Ekaterinburg. View of the House of the Chief of the Gornyi District from the Dam
The center of the Ekaterinburg is occupied by a picturesque pond (more like a lake in size), which was formed by damming the Iset River in 1723. Along the west bank of City Pond was the attractive Gymnasium Embankment, named after the nearby classical high school. The most prominent landmark on the embankment was the mansion built for the chief mining director of the Ural State Factories. Designed in a neoclassical style by the prominent local architect Mikhail Malakhov, the mansion was begun in 1818 and completed in the 1830s. Its imposing main facade has two ionic porticoes that look over the pond. The top portico culminates in a pediment. Across the pond is a brick flour mill. Then as now, Ekaterinburg was a center of grain milling. The image is by Russian photographer Sergei Mikhailovich Prokudin-Gorskii (1863–1944), who used a special color photography process to create a visual record of the Russian Empire in the early 20th century. Some of Prokudin-Gorskii’s photographs date from about 1905, but the bulk of his work is from between 1909 and 1915, when, with the support of Tsar Nicholas II and the Ministry of Transportation, he undertook extended trips through many different parts of the empire. In 1909 and 1910 he photographed extensively in the Urals region, including the city of Ekaterinburg.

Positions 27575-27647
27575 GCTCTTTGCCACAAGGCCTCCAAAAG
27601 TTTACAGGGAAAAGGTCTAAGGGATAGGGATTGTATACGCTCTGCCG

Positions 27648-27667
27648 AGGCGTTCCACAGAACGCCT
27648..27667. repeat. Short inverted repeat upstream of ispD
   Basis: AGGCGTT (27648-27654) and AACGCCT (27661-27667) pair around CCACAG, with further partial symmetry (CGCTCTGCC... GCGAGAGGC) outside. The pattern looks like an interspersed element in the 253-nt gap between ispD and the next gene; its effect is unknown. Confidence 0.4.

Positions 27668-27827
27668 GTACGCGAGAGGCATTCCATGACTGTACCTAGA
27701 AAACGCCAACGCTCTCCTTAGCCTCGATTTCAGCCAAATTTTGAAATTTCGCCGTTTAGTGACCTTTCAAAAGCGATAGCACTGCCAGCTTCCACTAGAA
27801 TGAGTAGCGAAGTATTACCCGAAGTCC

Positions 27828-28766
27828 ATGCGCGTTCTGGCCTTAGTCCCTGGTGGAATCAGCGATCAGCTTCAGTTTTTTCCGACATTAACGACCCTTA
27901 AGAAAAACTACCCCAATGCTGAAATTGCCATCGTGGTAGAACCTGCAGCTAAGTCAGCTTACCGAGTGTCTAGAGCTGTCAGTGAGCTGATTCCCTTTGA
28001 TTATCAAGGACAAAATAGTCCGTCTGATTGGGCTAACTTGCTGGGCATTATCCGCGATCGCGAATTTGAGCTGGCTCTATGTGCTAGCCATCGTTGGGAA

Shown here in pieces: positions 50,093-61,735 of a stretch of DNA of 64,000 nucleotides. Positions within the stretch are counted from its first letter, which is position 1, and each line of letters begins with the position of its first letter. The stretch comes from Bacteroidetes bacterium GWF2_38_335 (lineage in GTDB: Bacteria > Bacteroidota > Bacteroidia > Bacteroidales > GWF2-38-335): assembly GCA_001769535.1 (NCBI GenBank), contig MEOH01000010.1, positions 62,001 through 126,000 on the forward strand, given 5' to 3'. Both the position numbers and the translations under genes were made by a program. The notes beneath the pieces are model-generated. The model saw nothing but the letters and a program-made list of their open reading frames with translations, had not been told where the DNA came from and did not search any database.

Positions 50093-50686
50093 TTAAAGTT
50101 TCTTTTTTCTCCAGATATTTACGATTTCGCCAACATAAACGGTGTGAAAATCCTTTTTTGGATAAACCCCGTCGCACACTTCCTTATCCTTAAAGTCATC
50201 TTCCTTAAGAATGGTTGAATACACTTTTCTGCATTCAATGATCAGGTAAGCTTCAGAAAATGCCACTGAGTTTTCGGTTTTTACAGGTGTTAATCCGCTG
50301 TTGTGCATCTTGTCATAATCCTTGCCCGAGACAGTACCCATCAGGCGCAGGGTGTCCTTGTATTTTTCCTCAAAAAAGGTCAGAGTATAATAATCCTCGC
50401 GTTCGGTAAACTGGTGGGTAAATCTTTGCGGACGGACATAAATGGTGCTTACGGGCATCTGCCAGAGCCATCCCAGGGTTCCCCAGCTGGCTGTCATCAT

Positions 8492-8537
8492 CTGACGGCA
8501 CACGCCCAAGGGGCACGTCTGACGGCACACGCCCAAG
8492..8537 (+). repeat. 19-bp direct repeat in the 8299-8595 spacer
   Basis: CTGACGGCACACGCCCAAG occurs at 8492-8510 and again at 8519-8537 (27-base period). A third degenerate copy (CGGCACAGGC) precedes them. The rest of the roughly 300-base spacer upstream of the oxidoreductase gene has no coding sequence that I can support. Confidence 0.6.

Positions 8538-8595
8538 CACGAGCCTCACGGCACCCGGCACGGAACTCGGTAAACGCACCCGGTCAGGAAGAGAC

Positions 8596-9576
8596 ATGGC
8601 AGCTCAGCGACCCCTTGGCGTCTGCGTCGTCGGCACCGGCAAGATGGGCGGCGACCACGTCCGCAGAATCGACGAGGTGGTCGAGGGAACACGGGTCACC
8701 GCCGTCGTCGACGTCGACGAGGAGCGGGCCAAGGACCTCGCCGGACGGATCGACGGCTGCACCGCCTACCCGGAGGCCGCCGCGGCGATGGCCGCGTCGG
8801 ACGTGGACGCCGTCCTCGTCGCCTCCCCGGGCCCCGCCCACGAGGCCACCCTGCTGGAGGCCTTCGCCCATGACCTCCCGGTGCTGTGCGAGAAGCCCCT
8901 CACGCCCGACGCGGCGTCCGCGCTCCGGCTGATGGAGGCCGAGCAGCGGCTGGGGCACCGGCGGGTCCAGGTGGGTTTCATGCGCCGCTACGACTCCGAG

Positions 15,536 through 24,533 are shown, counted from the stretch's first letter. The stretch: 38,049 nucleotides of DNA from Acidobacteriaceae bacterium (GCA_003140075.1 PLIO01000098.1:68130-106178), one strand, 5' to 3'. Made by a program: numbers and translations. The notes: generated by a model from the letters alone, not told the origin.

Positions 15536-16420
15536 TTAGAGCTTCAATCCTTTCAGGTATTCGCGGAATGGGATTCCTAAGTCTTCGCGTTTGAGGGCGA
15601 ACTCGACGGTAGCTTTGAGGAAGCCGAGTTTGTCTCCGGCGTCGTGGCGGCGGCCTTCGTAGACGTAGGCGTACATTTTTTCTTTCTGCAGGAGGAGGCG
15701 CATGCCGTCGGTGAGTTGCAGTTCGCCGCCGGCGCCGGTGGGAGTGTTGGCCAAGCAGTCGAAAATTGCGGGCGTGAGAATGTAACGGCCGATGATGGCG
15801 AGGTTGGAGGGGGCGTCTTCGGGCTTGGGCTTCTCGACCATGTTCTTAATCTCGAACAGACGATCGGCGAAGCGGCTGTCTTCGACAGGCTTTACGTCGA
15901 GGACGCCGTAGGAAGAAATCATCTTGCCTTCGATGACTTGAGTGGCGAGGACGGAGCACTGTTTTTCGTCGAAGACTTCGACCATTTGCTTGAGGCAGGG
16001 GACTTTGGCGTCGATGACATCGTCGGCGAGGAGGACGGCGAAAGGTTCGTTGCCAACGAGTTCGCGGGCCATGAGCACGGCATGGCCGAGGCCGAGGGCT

Title in Original Language
Екатеринбург. Вид с запруды на дом Начальника Горнаго Округа
Type of Item
Glass negative (presented as a digital color composite)
- Prokudin-Gorskii’s photographic work survives primarily in two forms: 1,901 black-and-white triple-frame glass plate negatives, made with color separation filters, which Prokudin-Gorskii used to make color prints and lantern slides; and 12 albums of sepia-tone prints, made from the glass negatives, which Prokudin-Gorskii compiled as a record of his travels and studies. The Library of Congress purchased the glass plate negatives and the albums from the Prokudin-Gorskii family in 1948. In 2004, the Library of Congress had digital color composites made from all the surviving glass negatives using a software algorithm to automatically align the color components. As with most historical photographs, title and subject identifications are corrected and enhanced through new research. Current information on the collection is at http://www.loc.gov/pictures/collection/prok/.
Last updated: September 28, 2016